Biblical Commentary on the Old Testament, by Carl Friedrich Keil and Franz Delitzsh, [1857-78], at sacred-texts.com
When Isaac had grown old, and his eyes were dim, so that he could no longer see (מראת from seeing, with the neg. מן as in Gen 16:2, etc.), he wished, in the consciousness of approaching death, to give his blessing to his elder son. Isaac was then in his 137th year, at which age his half-brother Ishmael had died fourteen years before;
(Note: Cf. Lightfoot, opp. 1, p. 19. This correct estimate of Luther's is based upon the following calculation: - When Joseph was introduced to Pharaoh he was thirty years old (Gen 41:46), and when Jacob went into Egypt, thirty-nine, as the seven years of abundance and two of famine had then passed by (Gen 45:6). But Jacob was at that time 130 years old (Gen 47:9). Consequently Joseph was born before Jacob was ninety-one; and as his birth took place in the fourteenth year of Jacob's sojourn in Mesopotamia (cf. Gen 30:25, and Gen 29:18, Gen 29:21, and Gen 29:27), Jacob's flight to Laban occurred in the seventy-seventh year of his own life, and the 137th of Isaac's.)
and this, with the increasing infirmities of age, may have suggested the thought of death, though he did not die till forty-three years afterwards (Gen 35:28). Without regard to the words which were spoken by God with reference to the children before their birth, and without taking any notice of Esau's frivolous barter of his birthright and his ungodly connection with Canaanites, Isaac maintained his preference for Esau, and directed him therefore to take his things (כּלים, hunting gear), his quiver and bow, to hunt game and prepare a savoury dish, that he might eat, and his soul might bless him. As his preference for Esau was fostered and strengthened by, if it did not spring from, his liking for game (Gen 25:28), so now he wished to raise his spirits for imparting the blessing by a dish of venison prepared to his taste. In this the infirmity of his flesh is evident. At the same time, it was not merely because of his partiality for Esau, but unquestionably on account of the natural rights of the first-born, that he wished to impart the blessing to him, just as the desire to do this before his death arose from the consciousness of his patriarchal call.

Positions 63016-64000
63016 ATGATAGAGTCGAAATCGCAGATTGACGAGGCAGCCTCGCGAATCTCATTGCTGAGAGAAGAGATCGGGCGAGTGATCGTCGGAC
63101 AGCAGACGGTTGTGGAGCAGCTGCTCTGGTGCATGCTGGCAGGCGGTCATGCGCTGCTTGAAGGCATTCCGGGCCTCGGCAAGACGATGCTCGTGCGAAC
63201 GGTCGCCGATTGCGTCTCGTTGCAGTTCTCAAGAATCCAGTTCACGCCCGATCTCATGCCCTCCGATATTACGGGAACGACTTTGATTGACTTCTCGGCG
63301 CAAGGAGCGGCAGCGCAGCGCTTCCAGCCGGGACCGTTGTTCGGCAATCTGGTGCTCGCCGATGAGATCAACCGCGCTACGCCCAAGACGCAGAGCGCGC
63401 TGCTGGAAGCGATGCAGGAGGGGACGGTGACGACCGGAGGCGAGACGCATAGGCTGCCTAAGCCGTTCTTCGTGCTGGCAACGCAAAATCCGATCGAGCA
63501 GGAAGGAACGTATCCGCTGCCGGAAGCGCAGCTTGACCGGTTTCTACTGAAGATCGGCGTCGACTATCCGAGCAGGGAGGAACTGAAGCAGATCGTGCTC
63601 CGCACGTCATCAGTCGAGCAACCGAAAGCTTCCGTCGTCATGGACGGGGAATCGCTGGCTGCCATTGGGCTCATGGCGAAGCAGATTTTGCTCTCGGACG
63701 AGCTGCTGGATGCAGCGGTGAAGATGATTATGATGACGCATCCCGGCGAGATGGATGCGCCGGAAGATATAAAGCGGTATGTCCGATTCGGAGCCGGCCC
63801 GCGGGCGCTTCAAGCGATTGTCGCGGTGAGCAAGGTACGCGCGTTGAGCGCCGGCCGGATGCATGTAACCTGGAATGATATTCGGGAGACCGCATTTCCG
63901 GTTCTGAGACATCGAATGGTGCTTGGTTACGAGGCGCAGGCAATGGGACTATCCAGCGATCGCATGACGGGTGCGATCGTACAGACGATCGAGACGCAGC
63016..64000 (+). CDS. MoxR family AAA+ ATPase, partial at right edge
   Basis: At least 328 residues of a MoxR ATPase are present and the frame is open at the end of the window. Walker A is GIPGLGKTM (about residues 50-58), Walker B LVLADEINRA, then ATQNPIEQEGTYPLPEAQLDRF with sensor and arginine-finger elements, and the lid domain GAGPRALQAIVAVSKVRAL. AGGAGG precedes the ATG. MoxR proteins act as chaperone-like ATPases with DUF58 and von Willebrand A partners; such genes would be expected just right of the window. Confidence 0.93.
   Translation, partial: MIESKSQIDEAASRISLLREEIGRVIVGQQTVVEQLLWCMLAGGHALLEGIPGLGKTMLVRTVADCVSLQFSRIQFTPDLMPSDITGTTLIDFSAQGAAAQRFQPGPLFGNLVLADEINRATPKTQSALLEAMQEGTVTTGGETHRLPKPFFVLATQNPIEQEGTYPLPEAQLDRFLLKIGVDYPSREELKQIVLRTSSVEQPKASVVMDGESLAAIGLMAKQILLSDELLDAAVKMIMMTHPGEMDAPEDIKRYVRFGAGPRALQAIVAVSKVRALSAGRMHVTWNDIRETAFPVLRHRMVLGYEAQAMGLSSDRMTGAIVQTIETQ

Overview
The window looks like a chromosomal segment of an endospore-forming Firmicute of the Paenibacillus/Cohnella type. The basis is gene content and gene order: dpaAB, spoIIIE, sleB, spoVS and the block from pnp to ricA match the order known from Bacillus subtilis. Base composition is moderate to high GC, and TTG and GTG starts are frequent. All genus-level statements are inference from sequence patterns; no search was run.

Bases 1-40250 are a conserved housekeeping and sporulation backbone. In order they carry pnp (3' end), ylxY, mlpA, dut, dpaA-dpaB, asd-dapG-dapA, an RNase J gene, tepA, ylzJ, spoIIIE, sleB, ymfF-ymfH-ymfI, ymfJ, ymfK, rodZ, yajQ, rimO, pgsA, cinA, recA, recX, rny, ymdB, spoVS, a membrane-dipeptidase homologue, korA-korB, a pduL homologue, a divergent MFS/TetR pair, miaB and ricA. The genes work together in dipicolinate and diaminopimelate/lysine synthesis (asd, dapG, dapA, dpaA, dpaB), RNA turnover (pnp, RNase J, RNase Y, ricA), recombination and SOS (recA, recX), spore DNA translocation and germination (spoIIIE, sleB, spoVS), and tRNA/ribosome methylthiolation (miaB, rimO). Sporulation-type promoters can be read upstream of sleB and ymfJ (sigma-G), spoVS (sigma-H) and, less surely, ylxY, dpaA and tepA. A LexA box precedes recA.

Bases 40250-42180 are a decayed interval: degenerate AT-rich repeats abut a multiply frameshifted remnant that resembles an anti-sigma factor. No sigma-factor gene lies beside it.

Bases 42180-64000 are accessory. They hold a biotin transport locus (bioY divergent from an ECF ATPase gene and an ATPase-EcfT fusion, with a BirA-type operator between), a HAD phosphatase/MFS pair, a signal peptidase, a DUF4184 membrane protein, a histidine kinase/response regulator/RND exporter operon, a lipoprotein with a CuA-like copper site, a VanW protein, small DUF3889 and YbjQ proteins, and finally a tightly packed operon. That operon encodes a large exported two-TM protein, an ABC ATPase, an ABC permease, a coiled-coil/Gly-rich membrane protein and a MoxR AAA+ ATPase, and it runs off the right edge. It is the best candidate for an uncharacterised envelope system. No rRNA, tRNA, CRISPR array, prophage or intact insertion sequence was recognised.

Rebekah, who heard what he said, sought to frustrate this intention, and to secure the blessing for her (favourite) son Jacob. Whilst Esau was away hunting, she told Jacob to take his father a dish, which she would prepare from two kids according to his taste; and, having introduced himself as Esau, to ask for the blessing "before Jehovah." Jacob's objection, that the father would know him by his smooth skin, and so, instead of blessing him, might pronounce a curse upon him as a mocker, i.e., one who was trifling with his blind father, she silenced by saying, that she would take the curse upon herself. She evidently relied upon the word of promise, and thought that she ought to do her part to secure its fulfilment by directing the father's blessing to Jacob; and to this end she thought any means allowable. Consequently she was so assured of the success of her stratagem as to have no fear of the possibility of a curse. Jacob then acceded to her plan, and fetched the goats. Rebekah prepared them according to her husband's taste; and having told Jacob to put on Esau's best clothes which were with her in the dwelling (the tent, not the house), she covered his hands and the smooth (i.e., the smoother parts) of his neck with the skins of the kids of the goats,